Monday, June 2, 2008

The Impact of Entertainment - St. Augustine

I was reading in Augustine's CONFESSIONS today and ran across his reflections on theatrical entertainment in III.ii(2). After confessing his own attraction to such entertainment Augustine reflects on the impact these shows have on him (and on all of us). Attraction to this entertainment is "amazing folly" for him because it erodes the spectator's ability to withstand the passions enacted in front of him or her. In fact, they become a source of pleasure, this vicarious experience of "grievous and tragic events." It seems he is suggesting that such events have the capacity to shape us thorugh passive viewing in ways we may not find healthy.

A further conequence of this kind of entertainment that Augustine observes is that it corrupts the quality of mercy. Aroused to such passion by the events happening on the stage the spectator is moved, not to action, but only to grief; and a spurious grief at that because the feeling of the pain that arouses this passion is the source of his enjoyment! Thus not only does this feeling of "mercy" not provoke us to sct (presumably in real life as well as in the theater) but it becomes absorbed into our own search for enjoyment and pleasure.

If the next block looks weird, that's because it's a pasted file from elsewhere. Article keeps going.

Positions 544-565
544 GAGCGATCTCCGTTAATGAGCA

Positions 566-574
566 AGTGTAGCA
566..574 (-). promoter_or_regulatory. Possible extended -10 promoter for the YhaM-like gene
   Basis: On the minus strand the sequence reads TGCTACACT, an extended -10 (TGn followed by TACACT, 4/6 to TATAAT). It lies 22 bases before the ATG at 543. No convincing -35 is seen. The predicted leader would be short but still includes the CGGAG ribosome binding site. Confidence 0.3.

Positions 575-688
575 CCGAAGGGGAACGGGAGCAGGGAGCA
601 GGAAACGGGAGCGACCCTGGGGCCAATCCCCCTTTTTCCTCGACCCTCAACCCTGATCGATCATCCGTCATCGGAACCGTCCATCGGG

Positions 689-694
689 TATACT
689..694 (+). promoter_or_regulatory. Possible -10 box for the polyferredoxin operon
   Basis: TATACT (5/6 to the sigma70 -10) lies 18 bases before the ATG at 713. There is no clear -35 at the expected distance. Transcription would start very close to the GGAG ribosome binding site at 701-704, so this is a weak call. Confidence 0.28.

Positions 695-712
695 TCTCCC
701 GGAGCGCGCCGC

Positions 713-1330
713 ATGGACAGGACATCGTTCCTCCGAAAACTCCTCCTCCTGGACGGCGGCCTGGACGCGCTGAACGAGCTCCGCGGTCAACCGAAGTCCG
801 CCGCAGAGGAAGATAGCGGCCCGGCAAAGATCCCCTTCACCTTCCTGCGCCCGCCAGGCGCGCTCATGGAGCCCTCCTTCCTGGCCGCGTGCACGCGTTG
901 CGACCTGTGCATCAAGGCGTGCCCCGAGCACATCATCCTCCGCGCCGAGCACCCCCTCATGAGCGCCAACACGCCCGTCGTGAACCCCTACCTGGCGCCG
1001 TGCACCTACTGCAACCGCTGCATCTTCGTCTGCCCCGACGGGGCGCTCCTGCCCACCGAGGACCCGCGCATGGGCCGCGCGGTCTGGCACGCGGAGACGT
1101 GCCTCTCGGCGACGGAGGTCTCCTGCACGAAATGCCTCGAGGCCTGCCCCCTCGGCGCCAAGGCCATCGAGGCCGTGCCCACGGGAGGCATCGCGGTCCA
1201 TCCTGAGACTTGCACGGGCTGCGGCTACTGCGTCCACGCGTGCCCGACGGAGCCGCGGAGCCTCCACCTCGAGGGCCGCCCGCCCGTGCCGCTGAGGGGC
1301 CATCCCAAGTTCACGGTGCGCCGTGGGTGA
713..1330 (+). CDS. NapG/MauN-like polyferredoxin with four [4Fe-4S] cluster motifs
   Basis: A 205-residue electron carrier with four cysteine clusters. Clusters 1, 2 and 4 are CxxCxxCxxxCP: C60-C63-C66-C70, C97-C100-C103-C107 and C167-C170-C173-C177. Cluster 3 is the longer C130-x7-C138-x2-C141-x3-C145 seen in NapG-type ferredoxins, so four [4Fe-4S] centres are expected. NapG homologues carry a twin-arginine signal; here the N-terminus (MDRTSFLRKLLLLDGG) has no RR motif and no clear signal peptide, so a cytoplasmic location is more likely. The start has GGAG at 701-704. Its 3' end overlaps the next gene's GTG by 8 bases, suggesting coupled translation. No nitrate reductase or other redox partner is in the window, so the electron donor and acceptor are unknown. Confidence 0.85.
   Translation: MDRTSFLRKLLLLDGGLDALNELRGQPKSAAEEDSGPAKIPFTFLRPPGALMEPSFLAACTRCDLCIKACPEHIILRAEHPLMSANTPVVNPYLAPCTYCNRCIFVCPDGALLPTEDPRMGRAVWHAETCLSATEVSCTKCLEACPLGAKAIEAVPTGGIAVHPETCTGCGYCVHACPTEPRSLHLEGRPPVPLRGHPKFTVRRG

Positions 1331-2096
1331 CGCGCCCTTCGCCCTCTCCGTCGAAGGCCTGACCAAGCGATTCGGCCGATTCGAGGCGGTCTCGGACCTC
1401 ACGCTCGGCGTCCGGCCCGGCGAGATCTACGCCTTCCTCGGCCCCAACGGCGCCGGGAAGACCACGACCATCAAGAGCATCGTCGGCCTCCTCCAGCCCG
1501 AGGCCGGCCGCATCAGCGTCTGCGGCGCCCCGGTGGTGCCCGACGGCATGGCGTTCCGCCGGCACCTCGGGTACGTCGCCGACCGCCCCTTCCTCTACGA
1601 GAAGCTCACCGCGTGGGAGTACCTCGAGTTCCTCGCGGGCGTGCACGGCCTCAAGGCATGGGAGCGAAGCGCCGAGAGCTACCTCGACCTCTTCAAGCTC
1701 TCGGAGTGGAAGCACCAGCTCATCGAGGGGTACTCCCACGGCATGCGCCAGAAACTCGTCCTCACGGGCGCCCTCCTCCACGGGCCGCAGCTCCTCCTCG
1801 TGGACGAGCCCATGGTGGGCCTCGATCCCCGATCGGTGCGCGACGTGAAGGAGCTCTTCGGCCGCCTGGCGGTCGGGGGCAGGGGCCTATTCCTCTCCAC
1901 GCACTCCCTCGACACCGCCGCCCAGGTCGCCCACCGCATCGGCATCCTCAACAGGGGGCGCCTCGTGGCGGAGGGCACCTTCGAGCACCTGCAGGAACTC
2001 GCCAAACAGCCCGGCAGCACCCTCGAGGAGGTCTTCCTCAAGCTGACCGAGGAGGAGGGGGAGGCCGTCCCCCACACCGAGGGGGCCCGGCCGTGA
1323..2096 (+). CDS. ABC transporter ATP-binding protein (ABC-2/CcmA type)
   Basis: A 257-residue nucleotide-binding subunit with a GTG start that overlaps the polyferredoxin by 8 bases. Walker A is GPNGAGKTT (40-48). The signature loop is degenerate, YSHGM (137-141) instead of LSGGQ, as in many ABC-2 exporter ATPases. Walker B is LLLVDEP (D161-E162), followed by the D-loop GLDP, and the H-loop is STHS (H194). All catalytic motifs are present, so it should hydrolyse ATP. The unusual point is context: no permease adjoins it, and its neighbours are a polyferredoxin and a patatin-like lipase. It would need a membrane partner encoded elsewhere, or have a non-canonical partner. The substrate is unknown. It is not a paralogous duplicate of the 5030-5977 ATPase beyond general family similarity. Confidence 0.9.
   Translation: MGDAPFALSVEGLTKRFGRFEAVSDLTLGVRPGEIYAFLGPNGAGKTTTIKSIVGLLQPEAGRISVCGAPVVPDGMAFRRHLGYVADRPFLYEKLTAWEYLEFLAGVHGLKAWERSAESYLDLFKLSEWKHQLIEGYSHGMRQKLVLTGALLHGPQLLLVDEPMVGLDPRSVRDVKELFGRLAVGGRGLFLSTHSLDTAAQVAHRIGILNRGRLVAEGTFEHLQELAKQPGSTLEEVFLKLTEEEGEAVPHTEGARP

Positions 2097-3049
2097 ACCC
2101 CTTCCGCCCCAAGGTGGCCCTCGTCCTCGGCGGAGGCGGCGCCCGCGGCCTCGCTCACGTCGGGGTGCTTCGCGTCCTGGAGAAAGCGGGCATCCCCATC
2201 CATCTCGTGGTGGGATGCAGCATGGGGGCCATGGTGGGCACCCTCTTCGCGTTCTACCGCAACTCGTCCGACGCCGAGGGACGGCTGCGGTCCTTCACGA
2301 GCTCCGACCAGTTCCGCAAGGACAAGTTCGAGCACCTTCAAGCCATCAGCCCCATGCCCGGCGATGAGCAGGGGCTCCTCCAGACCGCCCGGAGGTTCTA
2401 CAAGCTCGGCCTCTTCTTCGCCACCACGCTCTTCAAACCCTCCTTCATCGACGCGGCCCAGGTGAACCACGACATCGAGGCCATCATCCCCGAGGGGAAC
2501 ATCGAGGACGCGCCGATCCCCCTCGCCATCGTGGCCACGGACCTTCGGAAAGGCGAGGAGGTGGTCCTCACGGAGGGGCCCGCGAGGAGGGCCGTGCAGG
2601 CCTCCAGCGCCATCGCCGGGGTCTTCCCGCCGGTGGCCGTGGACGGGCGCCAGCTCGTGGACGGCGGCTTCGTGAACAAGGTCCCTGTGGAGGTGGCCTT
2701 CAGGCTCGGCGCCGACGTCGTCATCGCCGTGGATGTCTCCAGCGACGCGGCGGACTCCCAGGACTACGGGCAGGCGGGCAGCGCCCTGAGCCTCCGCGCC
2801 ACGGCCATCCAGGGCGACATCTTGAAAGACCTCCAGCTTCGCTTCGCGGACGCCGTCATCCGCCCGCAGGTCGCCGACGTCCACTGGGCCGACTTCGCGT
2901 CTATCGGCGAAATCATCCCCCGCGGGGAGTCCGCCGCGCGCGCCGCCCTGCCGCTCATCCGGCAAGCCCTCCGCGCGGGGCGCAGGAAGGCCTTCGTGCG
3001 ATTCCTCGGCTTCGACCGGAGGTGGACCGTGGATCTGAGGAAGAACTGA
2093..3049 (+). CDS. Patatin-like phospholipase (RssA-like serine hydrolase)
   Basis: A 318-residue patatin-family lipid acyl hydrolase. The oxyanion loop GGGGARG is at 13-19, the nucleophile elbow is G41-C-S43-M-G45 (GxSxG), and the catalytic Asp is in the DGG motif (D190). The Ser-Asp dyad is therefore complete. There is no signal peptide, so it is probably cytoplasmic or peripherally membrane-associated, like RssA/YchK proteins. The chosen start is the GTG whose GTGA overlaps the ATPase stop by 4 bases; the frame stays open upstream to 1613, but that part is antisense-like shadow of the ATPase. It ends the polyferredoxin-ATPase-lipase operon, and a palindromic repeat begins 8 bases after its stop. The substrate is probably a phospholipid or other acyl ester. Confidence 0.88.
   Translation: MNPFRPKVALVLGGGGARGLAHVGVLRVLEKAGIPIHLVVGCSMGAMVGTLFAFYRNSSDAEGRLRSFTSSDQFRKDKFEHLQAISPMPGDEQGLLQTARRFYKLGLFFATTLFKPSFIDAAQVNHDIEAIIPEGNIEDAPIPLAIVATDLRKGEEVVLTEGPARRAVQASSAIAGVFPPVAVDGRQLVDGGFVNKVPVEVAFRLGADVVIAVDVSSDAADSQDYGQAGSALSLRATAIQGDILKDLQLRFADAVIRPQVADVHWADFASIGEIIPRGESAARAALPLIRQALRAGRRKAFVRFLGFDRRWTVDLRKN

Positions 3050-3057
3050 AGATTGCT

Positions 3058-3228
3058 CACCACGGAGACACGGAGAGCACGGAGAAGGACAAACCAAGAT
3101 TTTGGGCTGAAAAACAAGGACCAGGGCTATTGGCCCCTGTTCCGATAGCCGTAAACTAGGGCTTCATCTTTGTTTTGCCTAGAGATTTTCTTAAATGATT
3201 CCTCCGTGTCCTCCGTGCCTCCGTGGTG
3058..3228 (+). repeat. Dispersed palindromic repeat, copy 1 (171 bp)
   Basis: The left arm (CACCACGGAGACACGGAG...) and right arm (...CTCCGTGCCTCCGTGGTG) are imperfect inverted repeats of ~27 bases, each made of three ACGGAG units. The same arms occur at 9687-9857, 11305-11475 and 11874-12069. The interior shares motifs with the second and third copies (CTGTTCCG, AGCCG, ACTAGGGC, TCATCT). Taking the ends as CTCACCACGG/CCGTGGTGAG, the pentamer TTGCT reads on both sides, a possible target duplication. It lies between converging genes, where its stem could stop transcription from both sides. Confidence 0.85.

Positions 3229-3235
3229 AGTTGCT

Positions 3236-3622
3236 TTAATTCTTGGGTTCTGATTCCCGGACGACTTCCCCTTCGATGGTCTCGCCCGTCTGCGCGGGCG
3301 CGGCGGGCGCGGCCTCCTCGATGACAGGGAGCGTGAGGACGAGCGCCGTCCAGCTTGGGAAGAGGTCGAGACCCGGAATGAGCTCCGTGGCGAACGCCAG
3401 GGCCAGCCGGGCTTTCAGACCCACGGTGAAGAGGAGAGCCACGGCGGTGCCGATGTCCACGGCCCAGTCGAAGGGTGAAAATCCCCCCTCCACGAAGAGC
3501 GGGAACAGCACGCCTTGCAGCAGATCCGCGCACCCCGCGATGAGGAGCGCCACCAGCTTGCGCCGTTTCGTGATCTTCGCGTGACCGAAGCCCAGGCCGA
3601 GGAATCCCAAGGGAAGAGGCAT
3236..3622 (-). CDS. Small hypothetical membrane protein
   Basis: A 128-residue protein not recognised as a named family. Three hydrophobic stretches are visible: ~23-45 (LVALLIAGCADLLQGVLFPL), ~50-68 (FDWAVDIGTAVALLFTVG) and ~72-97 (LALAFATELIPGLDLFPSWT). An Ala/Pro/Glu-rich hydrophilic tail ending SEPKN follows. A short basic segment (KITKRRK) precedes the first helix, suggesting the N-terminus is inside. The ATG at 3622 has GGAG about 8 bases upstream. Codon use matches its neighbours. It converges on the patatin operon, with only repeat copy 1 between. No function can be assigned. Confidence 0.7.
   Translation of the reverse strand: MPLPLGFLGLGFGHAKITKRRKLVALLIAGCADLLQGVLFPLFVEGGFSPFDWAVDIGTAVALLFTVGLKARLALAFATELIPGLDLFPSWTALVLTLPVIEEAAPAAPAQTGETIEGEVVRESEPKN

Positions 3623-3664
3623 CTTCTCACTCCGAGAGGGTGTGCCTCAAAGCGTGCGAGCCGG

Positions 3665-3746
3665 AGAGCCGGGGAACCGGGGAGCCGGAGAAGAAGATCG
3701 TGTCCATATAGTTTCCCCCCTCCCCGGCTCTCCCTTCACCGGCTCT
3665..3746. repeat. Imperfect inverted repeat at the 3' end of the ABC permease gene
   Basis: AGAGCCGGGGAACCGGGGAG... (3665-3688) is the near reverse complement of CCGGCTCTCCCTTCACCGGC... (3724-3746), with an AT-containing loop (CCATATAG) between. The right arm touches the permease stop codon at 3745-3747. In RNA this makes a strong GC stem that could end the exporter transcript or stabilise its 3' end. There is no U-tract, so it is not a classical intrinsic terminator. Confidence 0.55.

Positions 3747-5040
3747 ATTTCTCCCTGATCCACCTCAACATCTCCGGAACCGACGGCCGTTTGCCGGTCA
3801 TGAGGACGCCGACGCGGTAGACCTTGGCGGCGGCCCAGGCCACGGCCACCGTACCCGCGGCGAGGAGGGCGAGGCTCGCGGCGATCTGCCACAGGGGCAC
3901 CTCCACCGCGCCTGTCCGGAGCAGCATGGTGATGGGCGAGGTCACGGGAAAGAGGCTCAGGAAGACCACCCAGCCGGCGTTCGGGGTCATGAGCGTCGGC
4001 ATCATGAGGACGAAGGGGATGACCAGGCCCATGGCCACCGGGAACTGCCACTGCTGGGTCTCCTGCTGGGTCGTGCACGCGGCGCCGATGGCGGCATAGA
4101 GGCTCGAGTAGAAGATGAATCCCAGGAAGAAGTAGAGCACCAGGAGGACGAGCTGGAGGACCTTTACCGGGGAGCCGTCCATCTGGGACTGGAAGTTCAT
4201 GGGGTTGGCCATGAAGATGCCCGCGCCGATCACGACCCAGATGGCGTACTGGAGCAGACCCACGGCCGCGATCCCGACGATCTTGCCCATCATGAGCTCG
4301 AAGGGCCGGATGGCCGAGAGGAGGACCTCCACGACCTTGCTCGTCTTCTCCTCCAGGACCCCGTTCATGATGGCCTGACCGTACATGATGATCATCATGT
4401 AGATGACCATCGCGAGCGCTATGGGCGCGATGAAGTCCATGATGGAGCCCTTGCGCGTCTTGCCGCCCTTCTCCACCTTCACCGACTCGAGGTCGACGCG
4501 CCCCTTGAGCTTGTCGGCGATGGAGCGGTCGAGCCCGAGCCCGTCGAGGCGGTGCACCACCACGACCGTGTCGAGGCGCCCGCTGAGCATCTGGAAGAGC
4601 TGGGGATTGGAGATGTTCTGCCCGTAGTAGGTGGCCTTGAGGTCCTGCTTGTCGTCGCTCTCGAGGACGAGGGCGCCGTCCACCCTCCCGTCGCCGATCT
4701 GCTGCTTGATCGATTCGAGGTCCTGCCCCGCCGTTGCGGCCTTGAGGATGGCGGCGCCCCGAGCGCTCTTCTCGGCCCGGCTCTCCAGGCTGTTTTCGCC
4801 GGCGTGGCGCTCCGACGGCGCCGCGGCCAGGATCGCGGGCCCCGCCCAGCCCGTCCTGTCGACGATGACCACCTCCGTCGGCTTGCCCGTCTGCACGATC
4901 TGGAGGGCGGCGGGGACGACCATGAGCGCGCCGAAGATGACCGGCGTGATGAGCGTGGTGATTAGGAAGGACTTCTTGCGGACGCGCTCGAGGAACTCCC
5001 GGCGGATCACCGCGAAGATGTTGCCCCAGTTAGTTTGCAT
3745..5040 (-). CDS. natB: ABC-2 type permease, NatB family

In light of our preoccupation with such visual representations of all manner of "grievous and tragic events," and our national debates over the impact of such on the minds. hearts, and wills of their consumers, it might repay us to reflect on Augustine's reflections on this matter!